"Middle linebacker" or "cover cornerback" are the stock answers for positions that are critical to building a good defensive unit.
However, in West Virginia's revised odd stack defensive front, there's no doubt where the focus is placed.
"Nose tackle is probably the most critical position in this defense," head coach Rich Rodriguez noted as spring practice got underway. "You have to have a guy who can command double teams and occupy blockers. That allows the linebackers to stay free and pursue to the ball."
The flip side is that if the nose can't occupy those double teams or slip blocks and get into the backfield, defensive havoc will result. Opponents will be able to run the ball inside, and there's no quicker route to defeat than allowing a grinding running game.
WVU is fortunate to have on hand a guy who should thrive in under the pressure of the nose tackle position. Senior David Upchurch has played several different techniques and positions along the defensive front, and has excelled at them all. Last year, Upchurch piled up an outstanding 66 tackles from his defensive line spot.
This season, Upchurch's positioning and technique will be a bit different, but it's hoped that the results will be the same.
Upchuch, as the nose, will play head up over the center. His first responsibility will be to occupy two blockers, but he won't simply be sitting back and playing passively. The nose will often slant into one of the two A gaps (that's the gap between the center and the guard), in an effort to disrupt the guard's blocking assignment and get penetration into the backfield.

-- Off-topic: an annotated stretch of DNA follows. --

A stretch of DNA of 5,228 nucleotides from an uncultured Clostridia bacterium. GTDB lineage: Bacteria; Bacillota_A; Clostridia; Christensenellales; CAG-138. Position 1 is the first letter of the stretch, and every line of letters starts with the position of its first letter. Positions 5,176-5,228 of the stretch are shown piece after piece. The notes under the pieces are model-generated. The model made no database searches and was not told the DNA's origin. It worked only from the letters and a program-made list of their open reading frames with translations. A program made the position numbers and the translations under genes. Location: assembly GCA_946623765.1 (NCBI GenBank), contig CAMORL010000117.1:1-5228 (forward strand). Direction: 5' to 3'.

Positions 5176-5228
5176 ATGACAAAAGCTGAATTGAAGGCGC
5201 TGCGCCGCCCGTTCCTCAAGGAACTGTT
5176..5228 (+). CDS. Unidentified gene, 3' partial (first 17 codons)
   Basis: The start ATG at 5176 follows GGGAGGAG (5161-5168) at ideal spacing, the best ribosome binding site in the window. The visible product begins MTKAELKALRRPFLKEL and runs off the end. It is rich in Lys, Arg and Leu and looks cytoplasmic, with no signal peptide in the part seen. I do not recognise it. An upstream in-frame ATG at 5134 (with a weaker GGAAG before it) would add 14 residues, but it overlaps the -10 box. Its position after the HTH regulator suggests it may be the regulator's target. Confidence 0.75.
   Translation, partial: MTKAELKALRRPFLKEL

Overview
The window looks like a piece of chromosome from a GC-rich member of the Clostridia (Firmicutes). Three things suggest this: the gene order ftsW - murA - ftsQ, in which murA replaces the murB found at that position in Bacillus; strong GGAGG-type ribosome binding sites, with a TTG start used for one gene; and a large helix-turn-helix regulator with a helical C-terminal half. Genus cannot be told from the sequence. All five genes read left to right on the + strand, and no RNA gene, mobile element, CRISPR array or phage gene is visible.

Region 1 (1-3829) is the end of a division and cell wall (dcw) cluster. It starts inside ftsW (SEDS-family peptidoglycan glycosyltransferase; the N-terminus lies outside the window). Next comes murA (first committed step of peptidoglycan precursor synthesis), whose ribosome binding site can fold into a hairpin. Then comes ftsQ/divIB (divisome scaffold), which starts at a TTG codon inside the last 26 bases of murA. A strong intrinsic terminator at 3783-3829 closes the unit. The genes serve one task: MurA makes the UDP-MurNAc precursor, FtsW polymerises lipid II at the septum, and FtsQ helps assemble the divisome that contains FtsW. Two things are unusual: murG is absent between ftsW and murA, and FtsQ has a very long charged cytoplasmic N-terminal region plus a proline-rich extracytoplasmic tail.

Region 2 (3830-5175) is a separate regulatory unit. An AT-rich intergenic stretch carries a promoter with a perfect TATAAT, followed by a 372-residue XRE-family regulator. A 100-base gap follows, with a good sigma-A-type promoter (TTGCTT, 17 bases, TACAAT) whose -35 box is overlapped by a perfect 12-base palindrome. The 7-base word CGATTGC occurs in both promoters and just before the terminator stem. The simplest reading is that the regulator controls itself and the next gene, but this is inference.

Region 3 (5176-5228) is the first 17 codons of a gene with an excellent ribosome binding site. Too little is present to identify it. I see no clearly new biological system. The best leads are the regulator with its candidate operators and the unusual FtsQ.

"The nose tackle, sometimes he's going to have play-side A gap, and sometimes he's going to have back-side A gap," said defensive coordinator Todd Graham said. "You don't know where he's always going to be, and you don't know where he's always going to come from. You don't know if he's slanting or moving."
With these types of techniques from the nose, the Mountaineers hope to cause confusion among their opponents. That's a task for which the strong and quick Upchurch is well suited, as his 14 tackles for loss from last year attest. Upchurch was one of the few defenders that fully figured out and excelled in the 4-4 look of 2001, and he figures to be able to put that experience to good use in 2002.
The concern at the nose is finding a quality backup for Upchurch. Despite his rugged build, no one can play 80 snaps a game for an entire season without wearing down. Converted offensive lineman Rod Olds will get a look this spring as a nose, but other than Olds the depth chart contains a host of walkons.
Another hope for backup comes in the form of Kelvin Dubouse, who sat out last season due to academics and is ineligible to practice this spring. If Dubouse attains his eligibility, he could be a big boost to the depth at this most critical of positions.